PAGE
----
On Aug. 29 Hurricane Ida made landfall on the Gulf Coast as a Category 4 storm, causing power outages and flooding across the South. More than 1 million people in Louisiana, including all of our priority area of New Orleans, are without power. Early estimates are that it could take weeks to restore power.
After Ida’s devastation, many of our partners responded immediately to support the community. Here is what our partners are doing to support families and children in New Orleans.
- New Orleans Business Alliance is encouraging businesses to volunteer for recovery assistance efforts through NOLA Ready.
- Covenant House New Orleans is collecting donations to support their efforts to provide services to the youth who are a part of their off-site programming. Covenant House serves homeless youth and helps them with education, housing and other wraparound support. Covenant House also has temporarily evacuated about 60 of their youth to Houston. About 20 staff members accompanied the youth to Houston and are continuing to provide 24/7 support and care.
- United Way SELA created a disaster webpage with links to resources for residents seeking recovery support. A toll-free call to 211 connects residents to a community resources specialist who can identify critical aid available locally and provide up-to-date information.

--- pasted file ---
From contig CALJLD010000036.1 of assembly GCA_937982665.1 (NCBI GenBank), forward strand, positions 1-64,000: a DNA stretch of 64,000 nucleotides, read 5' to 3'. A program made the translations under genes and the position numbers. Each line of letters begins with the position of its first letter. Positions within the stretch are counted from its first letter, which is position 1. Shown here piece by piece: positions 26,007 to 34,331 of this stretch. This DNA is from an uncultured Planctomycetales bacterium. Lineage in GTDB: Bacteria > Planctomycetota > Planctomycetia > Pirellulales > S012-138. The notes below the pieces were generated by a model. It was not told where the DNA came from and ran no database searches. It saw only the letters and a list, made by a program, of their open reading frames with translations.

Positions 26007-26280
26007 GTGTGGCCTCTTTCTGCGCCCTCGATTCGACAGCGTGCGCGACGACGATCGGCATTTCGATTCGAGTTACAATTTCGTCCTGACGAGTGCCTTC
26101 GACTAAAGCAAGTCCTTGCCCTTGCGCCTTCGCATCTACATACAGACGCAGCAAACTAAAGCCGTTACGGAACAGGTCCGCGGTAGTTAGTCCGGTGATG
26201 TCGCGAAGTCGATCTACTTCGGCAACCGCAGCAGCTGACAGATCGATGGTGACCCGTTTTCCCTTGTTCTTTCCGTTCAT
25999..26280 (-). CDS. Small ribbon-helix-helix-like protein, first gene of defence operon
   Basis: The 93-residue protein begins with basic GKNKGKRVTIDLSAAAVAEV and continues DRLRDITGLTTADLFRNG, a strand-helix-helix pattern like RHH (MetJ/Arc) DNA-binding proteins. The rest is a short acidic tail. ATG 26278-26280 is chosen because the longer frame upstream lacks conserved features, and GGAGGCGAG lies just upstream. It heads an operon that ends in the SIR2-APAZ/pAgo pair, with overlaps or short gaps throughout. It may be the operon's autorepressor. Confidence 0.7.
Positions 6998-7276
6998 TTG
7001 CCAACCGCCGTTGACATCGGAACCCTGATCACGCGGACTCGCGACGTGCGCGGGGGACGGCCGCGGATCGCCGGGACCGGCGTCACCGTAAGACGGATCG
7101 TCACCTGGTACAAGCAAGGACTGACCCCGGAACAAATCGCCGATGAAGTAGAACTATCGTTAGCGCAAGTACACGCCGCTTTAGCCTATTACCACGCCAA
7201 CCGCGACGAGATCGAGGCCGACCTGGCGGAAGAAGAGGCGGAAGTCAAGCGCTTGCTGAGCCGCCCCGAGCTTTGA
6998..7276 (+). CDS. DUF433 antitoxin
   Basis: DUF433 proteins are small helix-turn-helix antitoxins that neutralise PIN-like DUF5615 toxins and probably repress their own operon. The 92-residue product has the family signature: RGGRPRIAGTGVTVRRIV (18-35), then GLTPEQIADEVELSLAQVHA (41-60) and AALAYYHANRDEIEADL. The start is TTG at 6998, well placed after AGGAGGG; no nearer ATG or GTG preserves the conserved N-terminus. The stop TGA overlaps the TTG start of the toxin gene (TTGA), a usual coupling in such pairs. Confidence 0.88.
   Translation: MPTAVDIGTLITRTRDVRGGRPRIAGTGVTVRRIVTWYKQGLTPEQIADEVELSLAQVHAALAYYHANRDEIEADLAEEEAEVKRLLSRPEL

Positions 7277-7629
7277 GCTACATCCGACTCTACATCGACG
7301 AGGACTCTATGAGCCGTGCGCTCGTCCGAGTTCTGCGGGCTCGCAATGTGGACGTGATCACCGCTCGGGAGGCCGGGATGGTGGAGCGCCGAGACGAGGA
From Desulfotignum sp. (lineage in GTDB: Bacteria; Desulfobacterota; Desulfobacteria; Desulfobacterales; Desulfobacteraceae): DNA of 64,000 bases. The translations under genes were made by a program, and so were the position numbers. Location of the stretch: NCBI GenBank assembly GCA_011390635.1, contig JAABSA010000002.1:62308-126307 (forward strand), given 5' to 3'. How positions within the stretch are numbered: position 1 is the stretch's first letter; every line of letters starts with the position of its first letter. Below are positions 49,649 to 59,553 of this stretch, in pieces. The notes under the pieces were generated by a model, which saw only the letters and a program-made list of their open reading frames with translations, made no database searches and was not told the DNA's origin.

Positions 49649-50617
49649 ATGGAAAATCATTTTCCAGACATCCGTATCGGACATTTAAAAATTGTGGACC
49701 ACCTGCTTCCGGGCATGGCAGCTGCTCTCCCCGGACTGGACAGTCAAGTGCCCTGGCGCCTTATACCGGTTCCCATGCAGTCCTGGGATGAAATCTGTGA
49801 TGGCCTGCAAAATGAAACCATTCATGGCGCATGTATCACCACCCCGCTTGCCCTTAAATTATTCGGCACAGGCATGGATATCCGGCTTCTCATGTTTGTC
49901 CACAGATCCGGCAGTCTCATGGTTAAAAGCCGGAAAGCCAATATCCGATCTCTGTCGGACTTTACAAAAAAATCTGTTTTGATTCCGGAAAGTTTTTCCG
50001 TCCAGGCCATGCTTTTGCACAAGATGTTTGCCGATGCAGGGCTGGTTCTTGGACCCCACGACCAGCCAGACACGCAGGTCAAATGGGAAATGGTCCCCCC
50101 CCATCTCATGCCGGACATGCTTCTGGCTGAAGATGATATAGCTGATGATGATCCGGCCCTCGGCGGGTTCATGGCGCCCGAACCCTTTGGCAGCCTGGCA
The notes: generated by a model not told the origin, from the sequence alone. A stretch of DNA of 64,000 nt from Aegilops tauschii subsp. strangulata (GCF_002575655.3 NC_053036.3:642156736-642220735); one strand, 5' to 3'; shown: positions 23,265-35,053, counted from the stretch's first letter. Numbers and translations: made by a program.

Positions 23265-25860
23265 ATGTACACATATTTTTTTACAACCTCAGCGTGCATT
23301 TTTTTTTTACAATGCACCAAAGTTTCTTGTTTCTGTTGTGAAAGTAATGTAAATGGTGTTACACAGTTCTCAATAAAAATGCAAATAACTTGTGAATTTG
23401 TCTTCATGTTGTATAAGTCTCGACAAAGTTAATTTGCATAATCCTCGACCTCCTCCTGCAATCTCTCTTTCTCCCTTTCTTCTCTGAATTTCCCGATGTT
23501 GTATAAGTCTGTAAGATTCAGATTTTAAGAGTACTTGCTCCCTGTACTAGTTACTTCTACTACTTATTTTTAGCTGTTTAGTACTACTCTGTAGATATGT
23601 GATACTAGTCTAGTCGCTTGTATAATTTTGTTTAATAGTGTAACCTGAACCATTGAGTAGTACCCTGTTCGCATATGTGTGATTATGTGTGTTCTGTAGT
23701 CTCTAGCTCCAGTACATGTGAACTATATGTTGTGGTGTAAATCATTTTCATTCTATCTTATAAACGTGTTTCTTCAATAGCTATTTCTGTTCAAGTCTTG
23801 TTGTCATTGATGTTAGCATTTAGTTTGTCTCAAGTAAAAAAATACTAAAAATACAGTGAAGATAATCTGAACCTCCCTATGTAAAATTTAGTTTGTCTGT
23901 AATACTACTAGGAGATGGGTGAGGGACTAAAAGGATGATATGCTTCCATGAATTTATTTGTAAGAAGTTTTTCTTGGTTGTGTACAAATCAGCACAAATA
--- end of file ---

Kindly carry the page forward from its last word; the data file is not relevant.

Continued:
- Ochsner Health is offering free urgent care telemedicine visits to residents who have been displaced by Hurricane Ida.
- Greater New Orleans Foundation started Hurricane Ida Disaster Response and Restoration Fund.
- The Foundation for Louisiana (FFL) started an Ida relief fund and anticipates making $500,000 in grants in the immediate weeks ahead. Our partner made its first grant of $10,000 to indigenous and mutual aid groups that serve coastal communities. FFL is a Black-led social justice philanthropic organization focused on building a more just Louisiana. They were founded after Hurricane Katrina with the realization that natural disasters more adversely impact marginalized communities.
Ida hit the city on the 16th anniversary of Hurricane Katrina, which flooded about 80% of New Orleans when the levee system that held back waters of Lake Pontchartrain and Lake Borgne broke. The hurricane was responsible for more than 1,800 deaths and $160 billion in damage, becoming the most costly natural disaster in U.S. history.